Saturday 19th November 2016
We were woken just after midnight on Monday morning to a strange rocking movement. Gulf Harbour Marina is probably the most protected place we have been since we left, there is little or no water movement, many of the boats berthed here don’t even use fenders. We listened for high winds, maybe some violent gusts were blowing through, but there wasn’t so much as a rattle of a halyard or a whistle through the rigging. Rick went on deck to investigate, we were rocked again, all the boats in the marina were bobbing about. He assumed, although he could neither see or hear anything and odd as it might be in the middle of the night, that a large vessel was passing through or near the marina. We woke of course to the news of the earthquake that had hit South Island, the tremors, that were hardly felt this far north, must have been amplified by the water or it was the small tsunami waves radiating into Hauraki Gulf and on to us. Whichever, we were relieved not to have been any further south.
Hauraki Gulf is the large bay on which Auckland stands and has, since we have arrive, slowly been filling with Navy vessels from throughout the world , all here to celebrate the New Zealand Navy’s 75th anniversary. So luckily there was if needed plenty of help on hand to evacuate the people trapped by the landslips that followed the quake and were exacerbated by the days of heavy rain that have followed.
This same rain has together with a cold wind dampened our week too. The tropics seem a million miles away already. Our heating systems, mothballed for eighteen months, despite Ricks constant tweaking, are only working on and off and the small amount of sky we can see between the motor yachts that crowd us on both sides, have been mostly grey.
It’s a gradual process but we are slowly converting back to normal life, the yachties uniform of shorts and t-shirts or more lately sailing boots and jackets has been replaced by rather smarter attire. My sun bleached haystack, that has past for hair this last year, has been tamed somewhat at the hairdressers and I have dug out my handbags. We don’t leave the boat without our phones, I am even wearing a watch, I forget to look at it of course but strangely these things seem to be suddenly essential.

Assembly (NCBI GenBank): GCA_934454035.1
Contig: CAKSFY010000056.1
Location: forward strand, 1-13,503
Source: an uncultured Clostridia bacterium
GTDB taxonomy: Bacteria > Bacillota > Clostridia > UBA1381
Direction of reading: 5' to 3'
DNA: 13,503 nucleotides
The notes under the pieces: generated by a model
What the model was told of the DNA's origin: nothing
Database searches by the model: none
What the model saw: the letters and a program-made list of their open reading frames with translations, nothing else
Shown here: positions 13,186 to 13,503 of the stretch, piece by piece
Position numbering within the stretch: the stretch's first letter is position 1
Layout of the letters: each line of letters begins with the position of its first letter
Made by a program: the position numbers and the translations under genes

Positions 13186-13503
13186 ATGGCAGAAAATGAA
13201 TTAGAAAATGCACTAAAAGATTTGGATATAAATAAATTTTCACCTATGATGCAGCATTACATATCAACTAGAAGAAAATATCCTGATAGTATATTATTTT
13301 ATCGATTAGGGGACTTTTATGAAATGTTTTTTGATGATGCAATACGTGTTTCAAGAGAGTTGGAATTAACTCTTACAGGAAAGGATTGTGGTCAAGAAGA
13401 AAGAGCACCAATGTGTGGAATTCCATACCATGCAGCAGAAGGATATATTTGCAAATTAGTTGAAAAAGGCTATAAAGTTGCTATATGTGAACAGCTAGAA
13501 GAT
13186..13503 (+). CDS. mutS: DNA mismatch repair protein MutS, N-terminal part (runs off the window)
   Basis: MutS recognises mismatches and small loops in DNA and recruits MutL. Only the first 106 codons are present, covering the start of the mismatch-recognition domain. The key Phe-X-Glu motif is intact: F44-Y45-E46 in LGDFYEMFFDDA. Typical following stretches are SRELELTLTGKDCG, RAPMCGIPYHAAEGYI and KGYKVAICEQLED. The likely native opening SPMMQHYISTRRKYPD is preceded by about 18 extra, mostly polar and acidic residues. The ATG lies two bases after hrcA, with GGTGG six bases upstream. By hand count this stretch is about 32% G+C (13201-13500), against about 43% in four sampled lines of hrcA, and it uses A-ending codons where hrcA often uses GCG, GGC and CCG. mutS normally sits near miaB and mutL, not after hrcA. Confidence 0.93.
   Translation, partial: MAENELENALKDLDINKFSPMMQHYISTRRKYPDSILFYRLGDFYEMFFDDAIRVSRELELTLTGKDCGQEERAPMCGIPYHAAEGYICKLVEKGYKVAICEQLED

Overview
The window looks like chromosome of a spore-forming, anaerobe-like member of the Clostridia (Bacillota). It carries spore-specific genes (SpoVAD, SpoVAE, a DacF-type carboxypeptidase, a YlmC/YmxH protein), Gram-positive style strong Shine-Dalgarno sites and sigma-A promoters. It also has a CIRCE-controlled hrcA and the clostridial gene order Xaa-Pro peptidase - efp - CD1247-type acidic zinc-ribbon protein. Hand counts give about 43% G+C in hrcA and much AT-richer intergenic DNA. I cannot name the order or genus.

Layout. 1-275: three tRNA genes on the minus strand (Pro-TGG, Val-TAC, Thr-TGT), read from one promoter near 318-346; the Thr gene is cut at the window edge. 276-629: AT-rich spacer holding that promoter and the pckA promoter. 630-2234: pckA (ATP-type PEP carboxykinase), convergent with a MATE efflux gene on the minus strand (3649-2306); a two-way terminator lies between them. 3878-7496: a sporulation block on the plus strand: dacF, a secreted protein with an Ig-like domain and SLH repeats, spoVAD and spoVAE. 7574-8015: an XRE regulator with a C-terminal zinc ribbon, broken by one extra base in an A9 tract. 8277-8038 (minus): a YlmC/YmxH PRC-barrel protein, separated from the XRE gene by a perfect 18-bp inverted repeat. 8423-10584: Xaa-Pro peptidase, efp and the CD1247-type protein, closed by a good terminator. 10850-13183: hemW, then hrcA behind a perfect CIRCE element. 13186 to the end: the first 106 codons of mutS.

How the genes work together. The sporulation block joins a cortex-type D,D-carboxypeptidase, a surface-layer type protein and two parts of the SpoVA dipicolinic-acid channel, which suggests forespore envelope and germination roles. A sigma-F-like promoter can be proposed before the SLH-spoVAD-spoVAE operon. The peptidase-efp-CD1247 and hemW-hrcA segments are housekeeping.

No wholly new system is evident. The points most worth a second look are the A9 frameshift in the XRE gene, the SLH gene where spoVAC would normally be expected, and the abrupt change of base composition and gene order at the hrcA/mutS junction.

Monday we ventured in to Auckland, we took the ferry that leaves throughout the day from the marina into the city centre. The sea was surprisingly rough and made us, the ocean sailors, surprisingly queasy. So feeling slightly under the weather we emerged onto the busy streets, traffic, tourists, lunch hour office workers and the racket from a huge construction site. A cold wind blew off the water front and the sky stayed obstinately grey. I had the overwhelming desire to be back on a Tongan beach. We pressed on and gradually got into the swing of things, finding some charming lanes with quirky high priced clothes shops and small restaurants. The sun came out and we sat people watching as we ate the best food we have had since Panama. As the day wore on we were inevitably drawn back to the waterfront and the city centre marinas. The outer berths were lined with super yachts including Pumula the beautiful Royal Huisman yacht that we were next to in Tahiti. We discussed the idea of spending a few nights here next March when we start cruising again, we have never moored right in the middle of a big city before.
Friday we returned to the waterfront area, this time by car, to explore the hundreds of marine shops and services in the area, if it has anything to do with the water you can buy it here. I explored the book shop for cruising guides and charts for next years adventures, while Rick perused the biggest chandlery we have ever seen and we started to investigate buying a kayak, an exciting solution to our problems getting ashore when it is difficult to beach the dingy and another way to keep us fit.
Back onboard we are slowly working through the job list and Rick has been busy talking to everyone in the boatyard. Raya will have to come out of the water at some point to clean and anti foul the hull and service all the underwater fittings The large yacht lift and good hard standing in Gulf Harbour was its main attraction. The plan was to wait until we returned from the UK and manage the lift and initial organisation of the tasks that need completing before leaving on our road trip through the South Island, returning to complete a few of the jobs ourselves. However, we have been made an offer we are finding hard to resist, the yard has a lull in its job list just after the New Year and have given us very competitive rates if we haul out then, unfortunately that will be before we return from the UK. The question is can we bring ourselves to trust them with our precious boat while we are the otherside of the world?
Go for it!
Hair looks great Have a good shop enjoy your stay in N Z,best wishes doug & bet x
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when are you planning to return to the UK? Where will you be staying?
Hi Rick. I am so enjoying your adventures. Have caught up after reading a few pages each night over the last month. You might remember me from Mondial House on the IATAE. IAn Ward also known as OddBod. Have fun and can’t wait to start reading about you both again.
Funny old world isn’t it. We’re a long way from Mondial but there’s a special place in my heart for the old IATAE days. Hope all is well with you and yours, maybe we’ll meet again some day at one of the BT reunions (Terry Blanche sometimes organises). Anyway, if you are inspired, why not give it a go. Sailing round the world is not such a difficult thing to do, you just have to want it hard enough.